Help Wildlife AND Domestic
This page updated frequently - please visit often!
Those of us who appreciate & care about wildlife and/or domestic
cats can help both ...by keeping cats inside or in enclosures.
Cats -- whether "owned" & well fed, free-roaming (living outside but fed by people; i.e., strays and cat colonies) or truly feral (unsupported by people) -- create a risk not only to birds, but other native species including small mammals, reptiles, amphibians and insects .
Veterinarians and wildlife biologists dispel the myth that a well fed cat will not hunt...something that many of us have understandably believed at one time or another. For cats, hunting and eating are separate behaviors. In fact, well fed cats generally make better hunters, as they are in better condition and therefore are better athletes. Many of us have witnessed a cat turning away from a food dish to chase a critter.
Besides the real threat to wildlife, cats are themselves at risk from wildlife - including but not limited to raccoons, coyotes, mountain lions, skunks and dogs. Outdoor cats are also at risk from fleas, rabies, feline leukemia, animal abuse, being hit by vehicles and starvation. Many people build enclosures attached to the outside of their houses with a cat door so their cats can be in or out, but still safely confined.
Strays and cat colonies are also a serious problem. Cat colonies are groups of cats living outside, all too often on public lands, and fed at so-called "feeding stations " by well meaning but misguided people. These feeding stations also attract aggressive native species, including raccoons, skunks and corvids (jays, ravens, crows, magpies). The congregation of these aggressive and adaptable natives in turn puts undue pressure on less aggressive native species, which can result in local extirpation of some bird and other species. Further, animals such as raccoons and skunks are subject to density-dependent diseases including rabies - which also threatens humans, domestic pets and other native wildlife.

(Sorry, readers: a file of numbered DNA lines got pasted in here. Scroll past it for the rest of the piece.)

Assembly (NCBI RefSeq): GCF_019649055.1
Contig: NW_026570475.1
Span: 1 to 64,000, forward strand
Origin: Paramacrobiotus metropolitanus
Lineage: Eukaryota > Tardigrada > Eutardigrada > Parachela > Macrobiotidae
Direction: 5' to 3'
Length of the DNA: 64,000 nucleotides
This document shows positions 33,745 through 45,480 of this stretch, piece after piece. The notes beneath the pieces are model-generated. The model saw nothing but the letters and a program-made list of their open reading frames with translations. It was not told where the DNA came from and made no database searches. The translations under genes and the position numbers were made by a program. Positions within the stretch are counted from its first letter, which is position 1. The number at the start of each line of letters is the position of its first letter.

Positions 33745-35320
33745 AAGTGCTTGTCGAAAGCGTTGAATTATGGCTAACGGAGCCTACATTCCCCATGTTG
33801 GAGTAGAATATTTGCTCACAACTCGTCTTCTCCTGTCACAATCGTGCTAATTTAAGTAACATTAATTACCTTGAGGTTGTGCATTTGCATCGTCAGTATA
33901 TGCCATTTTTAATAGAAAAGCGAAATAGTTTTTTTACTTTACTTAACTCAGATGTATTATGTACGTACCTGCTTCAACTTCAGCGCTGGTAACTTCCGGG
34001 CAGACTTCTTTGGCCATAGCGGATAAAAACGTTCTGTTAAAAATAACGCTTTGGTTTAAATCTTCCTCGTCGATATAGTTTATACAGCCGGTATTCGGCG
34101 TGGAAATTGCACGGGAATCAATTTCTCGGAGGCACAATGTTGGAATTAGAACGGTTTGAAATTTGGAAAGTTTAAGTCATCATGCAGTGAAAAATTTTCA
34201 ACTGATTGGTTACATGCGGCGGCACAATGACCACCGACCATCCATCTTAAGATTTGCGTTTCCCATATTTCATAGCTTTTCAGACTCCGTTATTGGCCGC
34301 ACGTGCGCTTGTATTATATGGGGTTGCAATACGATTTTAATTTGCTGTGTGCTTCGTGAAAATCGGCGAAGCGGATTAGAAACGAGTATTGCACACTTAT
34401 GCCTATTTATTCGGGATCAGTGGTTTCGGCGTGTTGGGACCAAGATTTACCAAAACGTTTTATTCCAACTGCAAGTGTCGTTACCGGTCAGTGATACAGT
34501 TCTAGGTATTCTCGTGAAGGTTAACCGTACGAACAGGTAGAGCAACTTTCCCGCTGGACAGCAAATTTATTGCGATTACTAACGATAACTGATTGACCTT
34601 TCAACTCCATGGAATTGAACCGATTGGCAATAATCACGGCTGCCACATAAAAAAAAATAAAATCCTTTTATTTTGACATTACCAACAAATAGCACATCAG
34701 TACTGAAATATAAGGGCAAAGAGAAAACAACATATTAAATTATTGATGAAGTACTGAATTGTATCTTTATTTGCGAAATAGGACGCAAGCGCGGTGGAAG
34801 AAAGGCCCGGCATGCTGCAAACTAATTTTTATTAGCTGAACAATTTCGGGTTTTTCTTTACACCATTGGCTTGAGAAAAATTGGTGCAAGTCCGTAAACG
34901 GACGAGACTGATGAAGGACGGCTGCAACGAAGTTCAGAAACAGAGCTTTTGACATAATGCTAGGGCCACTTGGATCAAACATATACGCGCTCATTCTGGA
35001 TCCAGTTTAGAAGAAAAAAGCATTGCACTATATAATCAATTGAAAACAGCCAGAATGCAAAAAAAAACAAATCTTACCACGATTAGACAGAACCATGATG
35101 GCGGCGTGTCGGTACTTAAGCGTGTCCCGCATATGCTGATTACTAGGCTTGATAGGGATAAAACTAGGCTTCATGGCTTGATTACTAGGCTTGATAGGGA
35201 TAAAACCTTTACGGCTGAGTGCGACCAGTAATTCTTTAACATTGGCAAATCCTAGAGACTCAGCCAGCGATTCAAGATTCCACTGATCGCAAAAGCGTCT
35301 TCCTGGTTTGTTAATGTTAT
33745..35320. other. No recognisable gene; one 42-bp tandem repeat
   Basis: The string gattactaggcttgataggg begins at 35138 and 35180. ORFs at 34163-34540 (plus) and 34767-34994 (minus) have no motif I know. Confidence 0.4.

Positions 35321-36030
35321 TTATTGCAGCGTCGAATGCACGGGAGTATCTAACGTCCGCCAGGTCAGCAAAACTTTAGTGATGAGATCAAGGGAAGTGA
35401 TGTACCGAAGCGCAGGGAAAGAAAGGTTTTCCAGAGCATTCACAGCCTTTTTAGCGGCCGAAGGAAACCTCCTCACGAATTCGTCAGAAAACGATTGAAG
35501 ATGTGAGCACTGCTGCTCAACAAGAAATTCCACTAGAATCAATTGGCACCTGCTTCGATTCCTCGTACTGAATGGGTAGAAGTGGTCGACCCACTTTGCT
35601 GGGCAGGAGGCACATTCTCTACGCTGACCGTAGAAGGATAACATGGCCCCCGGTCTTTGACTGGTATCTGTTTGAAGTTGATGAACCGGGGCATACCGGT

In addition to the already stated risks, these cats can create an additional threat to coyotes and mountain lions who are drawn to their colonies. Because feeding stations are usually near areas occupied or frequented by humans for ease of access, this can bring predators who are often perceived as a threat to humans into harm's way.
Wildlife are at increasing risk due to habitat loss - of which the presence of non native species (both flora and fauna) is one component.
Last but definitely not least ... is the moral aspect of how we treat and care for cats. Cats are genetically altered domestic animals who need and deserve our care & protection. We urge people to either keep their cats indoors or in outside structures that protect both them and native species. For more science-based information about cats & wildlife please visit the links below by clicking on the underlined text . (Above written by Georgia Stigall, Native Habitats)
For more information:
American Bird Conservancy & Cats Indoors! The Campaign for Safer Birds and Cats, was initiated by ABC to end the unnecessary suffering and death of birds and other wildlife caused by free-roaming domestic cats. Cats Indoors! seeks to educate cat owners, decision makers and the general public that free-roaming cats pose a significant risk to birds and other wildlife, suffer themselves, and pose a threat to human health.
U.S. Faces Growing Feral Cat Problem
Literature: The Most Comprehensive List of Studies concerning the Effect of Domestic Cats on Wildlife is a compilation of studies by biologist Ron Jurek. Please check with your local university library to obtain a copy. The study is "Jurek, R.M. 1994. A bibliography of feral, stray and free-ranging domestic cats in relation to wildlife conservation. California Department of Fish and Game, Wildlife Management Division. 24p. "
And more references to be added soon - so please check here again!
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17287 Skyline Blvd #102, Woodside,
CA 94062-3780, U.S.A.
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